As surprising as it may sound, when you think beyond a single project and take the company’s bigger objectives and vision into account, you’re more likely to recruit the best talent for your project. Aim to find answers to this question: what knowledge, skills, and competencies do my team members need to respond to long-term market demands and deliver business results?

Furthermore, transparency is a key currency in project management. Involve your team members in the process of developing the project goals. Get the people to agree on the direction to go. “You need collaboration and participation by the people that are going to be impacted, not just in the execution of the plan but in the planning itself,” writes Dr. Joseph M. Juran, an engineer and management consultant. This empowers people to deliver results, boosts employee morale immensely, and establishes a starking linkage between employee commitment and customer satisfaction.

When you shift from mere team building activities and conflict resolution to establishing a team spirit, meaning, motivation and vision, you start managing your project for strategic advantage. Walk the extra mile to keep the team inspired, and your people will cultivate organizational capabilities that all of you will be proud of. Your team has unique strengths. Recognize them and build on them!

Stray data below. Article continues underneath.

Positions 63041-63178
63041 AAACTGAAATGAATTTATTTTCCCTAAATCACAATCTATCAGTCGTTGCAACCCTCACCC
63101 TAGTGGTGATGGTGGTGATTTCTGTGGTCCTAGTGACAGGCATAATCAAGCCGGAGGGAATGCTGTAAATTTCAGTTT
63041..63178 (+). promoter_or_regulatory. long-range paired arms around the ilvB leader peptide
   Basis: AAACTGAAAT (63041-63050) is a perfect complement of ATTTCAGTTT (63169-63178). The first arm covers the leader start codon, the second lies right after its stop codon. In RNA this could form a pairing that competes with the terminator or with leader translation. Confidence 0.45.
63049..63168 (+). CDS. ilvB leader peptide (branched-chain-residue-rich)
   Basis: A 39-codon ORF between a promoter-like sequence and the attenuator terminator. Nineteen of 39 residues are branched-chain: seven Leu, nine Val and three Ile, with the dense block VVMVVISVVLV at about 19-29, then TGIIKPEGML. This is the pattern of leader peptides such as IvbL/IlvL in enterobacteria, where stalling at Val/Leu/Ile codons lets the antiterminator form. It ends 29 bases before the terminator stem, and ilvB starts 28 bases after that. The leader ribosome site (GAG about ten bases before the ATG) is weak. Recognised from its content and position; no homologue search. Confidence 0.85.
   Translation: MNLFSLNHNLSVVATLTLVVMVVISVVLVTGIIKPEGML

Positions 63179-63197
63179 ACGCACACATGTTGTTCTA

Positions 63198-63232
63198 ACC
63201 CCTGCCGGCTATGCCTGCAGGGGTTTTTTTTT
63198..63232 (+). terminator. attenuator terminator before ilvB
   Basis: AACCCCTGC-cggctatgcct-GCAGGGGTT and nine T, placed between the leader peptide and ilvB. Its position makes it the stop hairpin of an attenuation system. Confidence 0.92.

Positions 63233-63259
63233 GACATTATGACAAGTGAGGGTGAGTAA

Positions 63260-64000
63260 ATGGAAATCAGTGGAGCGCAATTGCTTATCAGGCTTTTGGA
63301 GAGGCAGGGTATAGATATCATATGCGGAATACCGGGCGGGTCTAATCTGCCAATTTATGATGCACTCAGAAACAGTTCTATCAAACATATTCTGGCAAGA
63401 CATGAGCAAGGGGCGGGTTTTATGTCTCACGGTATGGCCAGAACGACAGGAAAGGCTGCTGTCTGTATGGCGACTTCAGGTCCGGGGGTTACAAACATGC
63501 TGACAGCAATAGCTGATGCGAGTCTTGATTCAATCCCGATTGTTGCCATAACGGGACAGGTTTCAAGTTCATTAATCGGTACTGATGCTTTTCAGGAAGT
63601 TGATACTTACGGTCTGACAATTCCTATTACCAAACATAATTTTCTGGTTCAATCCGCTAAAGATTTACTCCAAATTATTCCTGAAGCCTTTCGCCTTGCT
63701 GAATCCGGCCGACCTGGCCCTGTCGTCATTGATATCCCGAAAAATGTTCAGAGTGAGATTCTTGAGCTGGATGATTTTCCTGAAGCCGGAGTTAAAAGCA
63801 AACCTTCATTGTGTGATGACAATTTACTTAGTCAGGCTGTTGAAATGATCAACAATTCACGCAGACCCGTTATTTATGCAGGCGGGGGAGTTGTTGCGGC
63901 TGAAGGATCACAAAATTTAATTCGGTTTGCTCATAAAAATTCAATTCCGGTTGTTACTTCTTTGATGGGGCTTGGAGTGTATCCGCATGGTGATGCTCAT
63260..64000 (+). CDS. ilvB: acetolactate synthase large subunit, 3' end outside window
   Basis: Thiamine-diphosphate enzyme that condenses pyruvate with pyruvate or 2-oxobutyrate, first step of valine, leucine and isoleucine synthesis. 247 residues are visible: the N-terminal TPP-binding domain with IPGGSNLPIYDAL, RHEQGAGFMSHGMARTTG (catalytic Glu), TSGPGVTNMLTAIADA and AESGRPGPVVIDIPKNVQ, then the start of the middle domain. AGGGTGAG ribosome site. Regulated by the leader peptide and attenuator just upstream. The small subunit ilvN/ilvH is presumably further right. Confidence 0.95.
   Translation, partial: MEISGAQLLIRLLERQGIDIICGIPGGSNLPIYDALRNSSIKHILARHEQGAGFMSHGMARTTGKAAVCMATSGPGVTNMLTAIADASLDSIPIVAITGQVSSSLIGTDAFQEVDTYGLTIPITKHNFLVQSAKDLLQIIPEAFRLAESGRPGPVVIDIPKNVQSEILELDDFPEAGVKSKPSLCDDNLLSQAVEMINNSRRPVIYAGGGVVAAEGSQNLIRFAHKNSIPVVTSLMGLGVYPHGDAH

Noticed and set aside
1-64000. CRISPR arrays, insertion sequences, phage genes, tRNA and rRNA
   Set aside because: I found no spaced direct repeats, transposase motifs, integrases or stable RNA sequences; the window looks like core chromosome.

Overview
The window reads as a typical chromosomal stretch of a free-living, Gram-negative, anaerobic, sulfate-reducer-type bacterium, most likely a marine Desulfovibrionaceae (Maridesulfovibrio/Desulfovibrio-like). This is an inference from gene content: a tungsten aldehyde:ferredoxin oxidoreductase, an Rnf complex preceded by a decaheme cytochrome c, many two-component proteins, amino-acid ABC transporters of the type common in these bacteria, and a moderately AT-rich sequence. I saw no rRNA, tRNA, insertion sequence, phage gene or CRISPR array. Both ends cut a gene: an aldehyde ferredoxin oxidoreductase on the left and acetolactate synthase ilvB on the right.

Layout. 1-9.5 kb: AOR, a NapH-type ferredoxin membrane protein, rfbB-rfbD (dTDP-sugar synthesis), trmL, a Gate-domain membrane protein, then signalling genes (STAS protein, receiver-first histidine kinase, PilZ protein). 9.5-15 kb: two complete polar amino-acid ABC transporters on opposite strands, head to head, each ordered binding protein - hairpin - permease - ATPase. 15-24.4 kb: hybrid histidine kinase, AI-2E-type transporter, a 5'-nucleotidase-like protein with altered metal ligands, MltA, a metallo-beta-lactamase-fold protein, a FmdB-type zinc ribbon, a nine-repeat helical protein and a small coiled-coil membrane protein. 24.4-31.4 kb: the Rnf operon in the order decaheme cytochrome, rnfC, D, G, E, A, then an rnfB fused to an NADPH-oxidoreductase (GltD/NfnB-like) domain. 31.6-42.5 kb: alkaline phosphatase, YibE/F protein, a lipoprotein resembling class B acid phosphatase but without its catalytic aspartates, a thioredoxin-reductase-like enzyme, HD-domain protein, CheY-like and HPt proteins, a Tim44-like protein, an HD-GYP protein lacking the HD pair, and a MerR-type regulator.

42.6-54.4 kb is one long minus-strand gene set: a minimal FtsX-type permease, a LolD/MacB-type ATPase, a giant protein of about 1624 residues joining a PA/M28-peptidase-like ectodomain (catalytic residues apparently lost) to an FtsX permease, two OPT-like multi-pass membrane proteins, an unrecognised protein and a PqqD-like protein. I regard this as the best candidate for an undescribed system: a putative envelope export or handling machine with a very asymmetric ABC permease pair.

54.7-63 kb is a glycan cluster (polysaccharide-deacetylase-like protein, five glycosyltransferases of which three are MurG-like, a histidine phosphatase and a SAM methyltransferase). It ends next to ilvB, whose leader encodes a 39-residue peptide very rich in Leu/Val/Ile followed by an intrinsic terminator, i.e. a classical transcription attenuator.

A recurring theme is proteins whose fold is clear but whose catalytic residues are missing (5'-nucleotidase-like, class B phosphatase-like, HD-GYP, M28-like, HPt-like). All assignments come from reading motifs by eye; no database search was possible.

Concluding thoughts

We know it. You want your competitors to admit that your company has a deep strategic advantage. Don’t worry. If you’ve opted for project management for strategic advantage, you’ll continue delivering outstanding results.

Before allocating any resources to the next project, take a short break. Look into the mission and objectives of the company and see whether the project will take you a step closer to your company’s vision.

Most businesses are still busy with getting that next project done. Don’t be one of them. Your commitment to managing projects for strategic advantage will soon reward you. The few who make it the core of their working style will thrive in tomorrow’s marketplace.